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“I know it,” replied Smith. ‘What would you advise?’

“Resign in favor of Buckner,” was the prompt answer.

It was a bitter pill, but Smith swallowed it. He wrote out his resignation, leaving Buckner commander-in-chief of the department.

Another disappointment followed. The spectacular Buckner never raised a hand. He even failed to press the negotiation for the alliance which Shelby wanted to make with Maximilian.

The Missouri general then proceeded to act for himself. He recognized his command, and out of the government stores equipped 1,000 picked men with new uniforms, guns, pistols, swords, ammunition, wagons, provisions, horses, mules, tents and as many cannon —fine Napoleons—as they could take on their march.

On their way through Texas to the Rio Grande the Confederates found many strong bodies of armed robbers terrorizing the country. They occasionally halted, or turned aside, to meet these desperadoes, and in a short time killed and dispersed the most dangerous of them.

At Austin there was a Confederate sub-treasury with over $300,000 in gold and silver. Shelby's troopers galloped into the city after midnight, just in time to find a gang of robbers battering down the treasury doors and helping themselves to the treasure.

The fight that ensued was hot and merciless. The Confederates gave no quarter. They shot down the bandits in the treasury vault, in the corridors, and in the streets. Then, by torchlight, they picked up the scattered gold, even taking it from the pockets of the dead.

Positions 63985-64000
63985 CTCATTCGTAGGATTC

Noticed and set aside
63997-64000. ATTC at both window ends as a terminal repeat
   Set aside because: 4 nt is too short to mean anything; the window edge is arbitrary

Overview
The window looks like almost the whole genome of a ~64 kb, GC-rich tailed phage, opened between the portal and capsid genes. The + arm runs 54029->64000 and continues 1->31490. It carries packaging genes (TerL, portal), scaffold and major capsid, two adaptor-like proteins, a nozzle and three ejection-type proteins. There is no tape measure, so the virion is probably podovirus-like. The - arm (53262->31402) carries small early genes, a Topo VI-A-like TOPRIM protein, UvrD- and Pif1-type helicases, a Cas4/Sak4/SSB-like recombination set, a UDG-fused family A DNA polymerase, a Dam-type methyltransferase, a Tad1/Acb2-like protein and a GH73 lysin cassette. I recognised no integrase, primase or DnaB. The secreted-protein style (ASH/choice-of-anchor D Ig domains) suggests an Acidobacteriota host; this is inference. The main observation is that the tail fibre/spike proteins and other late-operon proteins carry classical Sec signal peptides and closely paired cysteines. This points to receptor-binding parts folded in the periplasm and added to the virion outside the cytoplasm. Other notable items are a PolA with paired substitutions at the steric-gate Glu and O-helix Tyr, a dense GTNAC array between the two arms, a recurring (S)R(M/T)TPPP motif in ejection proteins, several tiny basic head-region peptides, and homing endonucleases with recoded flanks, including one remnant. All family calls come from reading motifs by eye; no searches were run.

Early the next morning the State authorities were invited to count the money. It was found to be all right, and as it belonged to the Confederate government, and Shelby was in command of the only existing body of recognized Confederates, he was urged by the officials to take all he might need for his little army's support. He flatly refused, and resumed his march.

At San Antonio the general and his men rested a few days. The town overflowed with luxuries from every market, imported into Mexico by the French and exchanged for cotton. Brandy and champagne were the daily beverages of rough fellows who had never before drank anything better than corn whiskey.

On the way to San Antonio, and after reaching that place, Shelby was joined by such gallant Confederates as Ex-Governor Polk, Generals Kirby Smith, Hindman, Magruder, Lyon, Clark, Prevost, Bee, Watkins, Price, Governors Reynolds and General Parsons, Commodore Maury, and a lot of colonels, congressmen and soldiers.

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